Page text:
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Online Course

Statistics One

Princeton University via Coursera

Overview

Statistics One is designed to be a comprehensive yet friendly introduction to fundamental concepts in statistics. Comprehensive means that this course provides a solid foundation for students planning to pursue more advanced courses in statistics. Friendly means exactly that. The course assumes very little background knowledge in statistics and introduces new concepts with several fun and easy to understand examples. 

This course is, quite literally, for everyone. If you think you can't learn statistics, this course is for you. If you had a statistics course before but feel like you need a refresher, this course is for you. Even if you are a relatively advanced researcher or analyst, this course provides a foundation and a context that helps to put one’s work into perspective.

Statistics One also provides an introduction to the R programming language. All the examples and assignments will involve writing code in R and interpreting R output. R software is free! What this means is you can download R, take this course, and start programming in R after just a few lectures. That said, this course is not a comprehensive guide to R or to programming in general. 

Syllabus

Lecture Topics
  • Lecture 1: Experimental research 
  • Lecture 2: Correlational research 
  • Lecture 3: Variables and distributions 
  • Lecture 4: Summary statistics 
  • Lecture 5: Correlation 
  • Lecture 6: Measurement 
  • Lecture 7: Introduction to regression 
  • Lecture 8: Null Hypothesis Significance Tests (NHST) 
  • Lecture 9: Central limit theorem 
  • Lecture 10: Confidence intervals
  • Lecture 11: Multiple regression 
  • Lecture 12: Multiple regression continued          
  • Lecture 13: Moderation 
  • Lecture 14: Mediation 
  • Lecture 15: Group comparisons (t-tests) 
  • Lecture 16: Group comparisons (ANOVA) 
  • Lecture 17: Factorial ANOVA 
  • Lecture 18: Repeated measures ANOVA 
  • Lecture 19: Chi-square 
  • Lecture 20 Binary logistic regression 
  • Lecture 21: Assumptions revisited (correlation and regression) 
  • Lecture 22: Generalized Linear Model 
  • Lecture 23: Assumptions revisited (t-tests and ANOVA) 
  • Lecture 24: Non-parametrics (Mann-Whitney U, Kruskal-Wallis) 

Lab Topics:
  • Lab 1: Download and install R 
  • Lab 2: Histograms and summary statistics           
  • Lab 3: Scatterplots and correlations          
  • Lab 4: Regression 
  • Lab 5: Confidence intervals 
  • Lab 6: Multiple regression 
  • Lab 7: Moderation and mediation 
  • Lab 8: Group comparisons (t-tests, ANOVA, post-hoc tests)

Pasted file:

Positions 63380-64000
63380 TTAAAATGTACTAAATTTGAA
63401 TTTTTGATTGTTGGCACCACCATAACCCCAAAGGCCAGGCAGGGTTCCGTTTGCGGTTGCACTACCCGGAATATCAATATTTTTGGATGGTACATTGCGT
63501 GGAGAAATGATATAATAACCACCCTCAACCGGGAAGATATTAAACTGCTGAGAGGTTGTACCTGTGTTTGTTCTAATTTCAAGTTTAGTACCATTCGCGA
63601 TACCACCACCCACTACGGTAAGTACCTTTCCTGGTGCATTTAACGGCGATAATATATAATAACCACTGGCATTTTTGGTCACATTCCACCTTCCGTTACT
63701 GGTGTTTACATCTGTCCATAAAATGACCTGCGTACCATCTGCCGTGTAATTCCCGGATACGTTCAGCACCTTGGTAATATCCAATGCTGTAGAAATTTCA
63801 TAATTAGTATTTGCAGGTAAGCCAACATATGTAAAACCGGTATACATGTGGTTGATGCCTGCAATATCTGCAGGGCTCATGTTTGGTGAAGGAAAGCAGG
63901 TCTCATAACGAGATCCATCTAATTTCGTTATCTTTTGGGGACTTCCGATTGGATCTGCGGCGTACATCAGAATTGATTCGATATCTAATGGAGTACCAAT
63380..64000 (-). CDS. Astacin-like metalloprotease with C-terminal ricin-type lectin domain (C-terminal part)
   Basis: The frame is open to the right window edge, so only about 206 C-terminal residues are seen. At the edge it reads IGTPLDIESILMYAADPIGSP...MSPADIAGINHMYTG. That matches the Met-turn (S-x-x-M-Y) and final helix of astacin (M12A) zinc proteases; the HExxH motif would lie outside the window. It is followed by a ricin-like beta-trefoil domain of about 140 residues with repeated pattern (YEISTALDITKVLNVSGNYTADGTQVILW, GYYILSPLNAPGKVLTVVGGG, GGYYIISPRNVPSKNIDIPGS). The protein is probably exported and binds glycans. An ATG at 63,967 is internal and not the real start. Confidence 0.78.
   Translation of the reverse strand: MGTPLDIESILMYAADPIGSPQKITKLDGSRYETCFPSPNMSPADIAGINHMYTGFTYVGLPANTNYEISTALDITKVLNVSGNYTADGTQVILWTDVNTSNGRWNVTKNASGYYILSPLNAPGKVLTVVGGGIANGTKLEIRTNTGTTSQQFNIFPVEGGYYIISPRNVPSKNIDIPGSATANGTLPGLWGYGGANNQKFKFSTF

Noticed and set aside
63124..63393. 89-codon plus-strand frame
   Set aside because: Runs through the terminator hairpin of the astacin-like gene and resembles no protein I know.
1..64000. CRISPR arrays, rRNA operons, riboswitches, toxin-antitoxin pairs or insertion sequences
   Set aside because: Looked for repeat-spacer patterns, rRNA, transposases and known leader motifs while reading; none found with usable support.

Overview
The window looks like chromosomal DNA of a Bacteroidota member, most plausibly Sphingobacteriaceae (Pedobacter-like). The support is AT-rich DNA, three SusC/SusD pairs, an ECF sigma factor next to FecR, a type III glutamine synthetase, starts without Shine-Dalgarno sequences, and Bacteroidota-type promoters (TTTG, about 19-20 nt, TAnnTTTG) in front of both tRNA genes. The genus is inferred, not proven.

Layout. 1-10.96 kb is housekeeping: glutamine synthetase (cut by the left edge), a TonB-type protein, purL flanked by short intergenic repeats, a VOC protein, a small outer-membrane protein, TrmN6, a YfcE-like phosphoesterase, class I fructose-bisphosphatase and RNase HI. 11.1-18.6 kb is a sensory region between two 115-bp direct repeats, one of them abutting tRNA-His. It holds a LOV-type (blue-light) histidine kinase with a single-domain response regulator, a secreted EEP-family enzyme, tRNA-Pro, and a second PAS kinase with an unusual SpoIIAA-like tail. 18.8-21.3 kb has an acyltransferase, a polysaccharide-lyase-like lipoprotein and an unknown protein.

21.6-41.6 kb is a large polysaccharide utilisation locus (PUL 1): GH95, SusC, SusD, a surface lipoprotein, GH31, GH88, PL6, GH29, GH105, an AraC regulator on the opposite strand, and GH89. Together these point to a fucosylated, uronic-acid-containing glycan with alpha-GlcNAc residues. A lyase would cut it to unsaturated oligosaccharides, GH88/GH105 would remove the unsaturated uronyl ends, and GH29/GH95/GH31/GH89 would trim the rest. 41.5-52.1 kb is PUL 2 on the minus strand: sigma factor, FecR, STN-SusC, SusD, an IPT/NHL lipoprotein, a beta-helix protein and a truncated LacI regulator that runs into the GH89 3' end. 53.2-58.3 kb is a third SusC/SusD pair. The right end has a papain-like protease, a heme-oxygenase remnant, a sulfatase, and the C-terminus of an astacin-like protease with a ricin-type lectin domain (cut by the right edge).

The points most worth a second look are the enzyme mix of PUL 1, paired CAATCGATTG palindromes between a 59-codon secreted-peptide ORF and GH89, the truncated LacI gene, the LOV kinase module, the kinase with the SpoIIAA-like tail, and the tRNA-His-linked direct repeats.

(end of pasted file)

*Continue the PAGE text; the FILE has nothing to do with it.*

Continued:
• Lab 9: Factorial ANOVA 
  • Lab 10: Chi-square 
  • Lab 11: Non-linear regression (Binary logistic and Poisson) 
  • Lab 12: Non-parametrics (Mann-Whitney U and Kruskal-Wallis) 

Taught by

Andrew Conway

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Reviews

3.3 rating, based on 18 reviews

Start your review of Statistics One

  • Anonymous

    Anonymous completed this course.

    Prof. Conway clearly knows his stuff, and I am pretty sure that his teaching works for his Princeton psychology students, but in my opinion this course should be avoided by most other students. To start with the title suggests that it is a general introduction...
  • Anonymous

    Anonymous completed this course.

    I've now taken two courses at Coursera and I gave the other one a 5 star rating. Sorry, I can only give this one two stars. Prof. Conway obviously knows his stuff and his teaching style may be well suited to traditional learning but this course is supposed to be a MOOC and a lot more thought needs to go into presenting this course in this medium. Not enough time is given to explaining concepts. A huge amount of time is spent with Prof Conway presenting formulas to the class via Power Point presentations. Hasn't anyone at Princeton read what Edward Tufte has to say about Power Point? Also, there was too much time spent sharing baseball stats anecdotes - time that could have been spent explaining the math behind the formulas.
  • Anonymous

    Anonymous completed this course.

    Very informative class. Professor Conway knows his subject very well. Media presentation is excellent. Unfortunately, class is skewed toward psychological studies and becomes very difficult to follow somewhere after equator.
  • Anonymous

    Anonymous completed this course.

    Conway may know his stats, but this class is certainly not for everyone. Concepts should be explained in much greater depth. This is really just a surface scratching that is not yet thoroughly developed.
  • Preetha is taking this course right now.

    Can anyone help me understand how to start this course? I selected "Go To Class" and I dont see any option to play the sessions in Coursera link.
  • Anonymous

    Anonymous completed this course.

    really the best statistics instructor ever! Really clear and bright, very helpful!
  • Anonymous

    Anonymous completed this course.

    Not recommend anyone to take it, unless you are a psy student and had stat before.
    This course is Only appropriate for social students to refresh their mind on stat, that's all.
    So much important stat concepts are not even mentioned in the course and for those concepts that mentioned, no detailed math/stat principle explained.

    Cnt believe this is a Princeton version.
  • Leonardo Alvarado completed this course, spending 7 hours a week on it and found the course difficulty to be medium.

    I think this an excellent course for people with few knowledge in statistics. R is an excellent language for this topic
  • Sašo Karakatič

    Sašo Karakatič completed this course, spending 2 hours a week on it and found the course difficulty to be easy.

  • Anonymous

    Anonymous completed this course.

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